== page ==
Online payments are often via credit cards, debit cards or direct debit - all of which are regulated by Anti Money Laundering (AML) legislation in virtually every jurisdiction. What this means is that each credit/debit card or bank account is a source of identity, with many jurisdictions formally recognising this to be the case. The (draft) identity frameworks of Australia recognises credit/debit card or bank account as identity sources, with the UK and EU taking a similar approach.
As identity is 'in built' to credit/debit card and bank accounts, how do we unlock the identity component and use it satisfy the requirements of AML KYC, and Government eID?
The legislative framework in Europe, Australia, the US and other countries who have adopted the Financial Action Taskforce's risk based approach, allow for a 'reasonable belief' regarding identity to be formed using payments, provided that the credit/debit card or bank account can be authenticated back to the authorised user. That is, credit/debit card or bank account are considered to be reliable sources of identity data.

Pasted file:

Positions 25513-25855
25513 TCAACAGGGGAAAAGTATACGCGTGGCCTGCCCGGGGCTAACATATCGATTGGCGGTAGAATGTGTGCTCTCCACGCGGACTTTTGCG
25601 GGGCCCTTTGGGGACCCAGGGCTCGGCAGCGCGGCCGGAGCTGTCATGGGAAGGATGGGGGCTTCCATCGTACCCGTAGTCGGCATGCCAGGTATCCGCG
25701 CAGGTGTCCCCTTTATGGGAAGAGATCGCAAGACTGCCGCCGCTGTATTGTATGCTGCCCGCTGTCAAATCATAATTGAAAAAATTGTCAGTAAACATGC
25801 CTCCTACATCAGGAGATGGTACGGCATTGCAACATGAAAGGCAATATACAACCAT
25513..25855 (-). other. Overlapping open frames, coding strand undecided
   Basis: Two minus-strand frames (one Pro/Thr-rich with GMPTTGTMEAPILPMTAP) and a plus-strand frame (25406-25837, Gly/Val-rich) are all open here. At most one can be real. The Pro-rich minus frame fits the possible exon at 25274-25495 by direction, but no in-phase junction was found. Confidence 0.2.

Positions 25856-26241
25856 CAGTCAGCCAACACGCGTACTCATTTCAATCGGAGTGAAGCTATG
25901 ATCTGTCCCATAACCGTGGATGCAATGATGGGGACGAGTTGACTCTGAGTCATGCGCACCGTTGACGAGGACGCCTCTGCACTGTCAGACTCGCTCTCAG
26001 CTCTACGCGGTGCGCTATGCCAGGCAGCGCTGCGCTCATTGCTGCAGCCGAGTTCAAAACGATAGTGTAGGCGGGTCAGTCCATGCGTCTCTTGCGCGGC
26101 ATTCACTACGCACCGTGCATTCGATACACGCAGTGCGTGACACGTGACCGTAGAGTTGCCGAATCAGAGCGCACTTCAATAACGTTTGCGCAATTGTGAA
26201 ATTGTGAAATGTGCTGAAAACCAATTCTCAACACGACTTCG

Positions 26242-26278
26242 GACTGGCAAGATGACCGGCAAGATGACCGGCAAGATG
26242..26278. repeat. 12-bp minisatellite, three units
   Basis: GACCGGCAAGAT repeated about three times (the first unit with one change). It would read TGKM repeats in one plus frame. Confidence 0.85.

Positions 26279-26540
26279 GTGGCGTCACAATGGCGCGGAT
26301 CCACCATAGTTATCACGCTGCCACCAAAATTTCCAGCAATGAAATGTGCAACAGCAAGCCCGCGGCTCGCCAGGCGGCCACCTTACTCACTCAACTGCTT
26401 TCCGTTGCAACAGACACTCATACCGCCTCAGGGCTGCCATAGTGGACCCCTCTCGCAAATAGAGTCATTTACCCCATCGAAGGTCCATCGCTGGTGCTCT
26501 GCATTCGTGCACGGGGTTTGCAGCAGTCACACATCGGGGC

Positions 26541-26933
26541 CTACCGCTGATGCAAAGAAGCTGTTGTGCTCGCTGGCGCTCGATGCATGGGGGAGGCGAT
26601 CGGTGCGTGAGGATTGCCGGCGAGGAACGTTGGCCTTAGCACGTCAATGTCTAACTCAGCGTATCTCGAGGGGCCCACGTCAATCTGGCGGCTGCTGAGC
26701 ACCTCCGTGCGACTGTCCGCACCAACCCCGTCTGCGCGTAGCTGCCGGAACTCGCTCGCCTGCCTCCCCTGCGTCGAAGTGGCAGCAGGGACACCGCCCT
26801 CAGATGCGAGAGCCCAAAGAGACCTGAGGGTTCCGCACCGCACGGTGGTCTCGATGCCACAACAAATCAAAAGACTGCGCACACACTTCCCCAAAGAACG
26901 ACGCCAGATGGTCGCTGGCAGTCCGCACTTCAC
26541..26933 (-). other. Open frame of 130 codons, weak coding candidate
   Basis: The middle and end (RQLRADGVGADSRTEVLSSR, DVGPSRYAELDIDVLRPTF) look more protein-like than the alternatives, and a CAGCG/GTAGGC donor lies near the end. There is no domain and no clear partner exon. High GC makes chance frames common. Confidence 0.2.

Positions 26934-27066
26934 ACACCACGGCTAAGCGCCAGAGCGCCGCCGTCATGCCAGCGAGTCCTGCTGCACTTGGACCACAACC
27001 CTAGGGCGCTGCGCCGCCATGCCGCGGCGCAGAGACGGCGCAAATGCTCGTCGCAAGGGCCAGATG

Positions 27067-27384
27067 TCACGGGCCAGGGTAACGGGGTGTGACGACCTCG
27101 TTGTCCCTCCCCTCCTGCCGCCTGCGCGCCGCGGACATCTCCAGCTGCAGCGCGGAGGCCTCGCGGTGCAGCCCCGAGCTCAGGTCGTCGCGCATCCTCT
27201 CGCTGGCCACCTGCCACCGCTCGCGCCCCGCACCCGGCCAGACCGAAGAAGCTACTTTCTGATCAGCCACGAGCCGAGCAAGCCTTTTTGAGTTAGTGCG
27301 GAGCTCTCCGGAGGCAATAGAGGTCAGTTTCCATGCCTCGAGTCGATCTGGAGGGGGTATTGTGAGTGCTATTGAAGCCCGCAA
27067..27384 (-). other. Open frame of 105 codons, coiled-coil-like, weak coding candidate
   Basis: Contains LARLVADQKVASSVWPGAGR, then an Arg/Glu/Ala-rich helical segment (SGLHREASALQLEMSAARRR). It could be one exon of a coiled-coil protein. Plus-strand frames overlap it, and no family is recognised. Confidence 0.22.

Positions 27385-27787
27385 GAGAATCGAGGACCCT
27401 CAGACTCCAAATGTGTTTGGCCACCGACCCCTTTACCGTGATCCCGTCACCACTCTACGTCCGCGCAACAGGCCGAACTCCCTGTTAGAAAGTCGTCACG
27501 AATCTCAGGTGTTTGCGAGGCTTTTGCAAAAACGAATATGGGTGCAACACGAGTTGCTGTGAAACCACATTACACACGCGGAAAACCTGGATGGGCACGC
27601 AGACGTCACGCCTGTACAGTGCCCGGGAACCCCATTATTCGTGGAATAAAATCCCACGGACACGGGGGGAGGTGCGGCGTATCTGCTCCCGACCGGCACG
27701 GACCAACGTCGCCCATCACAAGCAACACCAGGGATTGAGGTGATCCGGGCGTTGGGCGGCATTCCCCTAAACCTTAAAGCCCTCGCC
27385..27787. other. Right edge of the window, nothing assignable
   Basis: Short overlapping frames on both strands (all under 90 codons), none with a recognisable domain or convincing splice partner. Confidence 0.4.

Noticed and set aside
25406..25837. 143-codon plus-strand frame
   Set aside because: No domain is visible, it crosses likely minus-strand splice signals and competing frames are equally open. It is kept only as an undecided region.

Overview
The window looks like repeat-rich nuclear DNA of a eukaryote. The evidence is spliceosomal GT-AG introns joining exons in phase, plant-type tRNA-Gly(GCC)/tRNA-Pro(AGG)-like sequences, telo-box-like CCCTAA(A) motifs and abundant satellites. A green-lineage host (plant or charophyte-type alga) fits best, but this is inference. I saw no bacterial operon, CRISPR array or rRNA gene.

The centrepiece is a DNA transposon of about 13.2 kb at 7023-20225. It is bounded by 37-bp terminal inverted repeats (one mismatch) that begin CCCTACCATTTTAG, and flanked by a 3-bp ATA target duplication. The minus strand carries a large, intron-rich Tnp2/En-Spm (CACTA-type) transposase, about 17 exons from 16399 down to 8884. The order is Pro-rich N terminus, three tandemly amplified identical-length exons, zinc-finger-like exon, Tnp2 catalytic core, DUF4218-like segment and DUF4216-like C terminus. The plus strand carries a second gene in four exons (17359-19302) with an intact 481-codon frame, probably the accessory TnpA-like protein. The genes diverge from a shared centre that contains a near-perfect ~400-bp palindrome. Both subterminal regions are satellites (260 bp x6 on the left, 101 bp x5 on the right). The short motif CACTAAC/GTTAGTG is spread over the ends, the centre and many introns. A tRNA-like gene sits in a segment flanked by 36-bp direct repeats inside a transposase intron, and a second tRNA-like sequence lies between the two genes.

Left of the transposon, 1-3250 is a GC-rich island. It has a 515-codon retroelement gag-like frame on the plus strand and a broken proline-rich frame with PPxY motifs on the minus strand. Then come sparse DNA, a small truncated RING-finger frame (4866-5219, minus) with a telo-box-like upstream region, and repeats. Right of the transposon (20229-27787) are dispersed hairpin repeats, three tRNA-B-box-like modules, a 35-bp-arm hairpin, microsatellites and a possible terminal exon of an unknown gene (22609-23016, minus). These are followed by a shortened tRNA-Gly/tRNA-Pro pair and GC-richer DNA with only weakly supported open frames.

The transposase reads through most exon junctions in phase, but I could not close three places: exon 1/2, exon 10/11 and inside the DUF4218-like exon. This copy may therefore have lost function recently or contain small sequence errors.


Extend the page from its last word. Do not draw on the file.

Historically, credit references have also been used, however, as these are 'static' in nature, whose data may not change from year to year. The US Postal hack of todays date is a good reason why we need to move away from static databases that rely on either credit reference check and/or Social Security Number databases, or their equivalents. Static data decreases in its value each time is it used, as the probability of it being exposed to fraudsters increases with each re-use.
Our preference is to rely upon credit/debit card or bank accounts, as these in contrast are dynamic and 'live'. That is, the issuer is responsible for continuing due diligence being conducted on these accounts. The issuer is also responsible to conduct a face to face check of identity, using proof of identity documents, such as passports and drivers licenses. These are harder to forge or use fraudulently, in comparison to fraudulent use of data in static databases.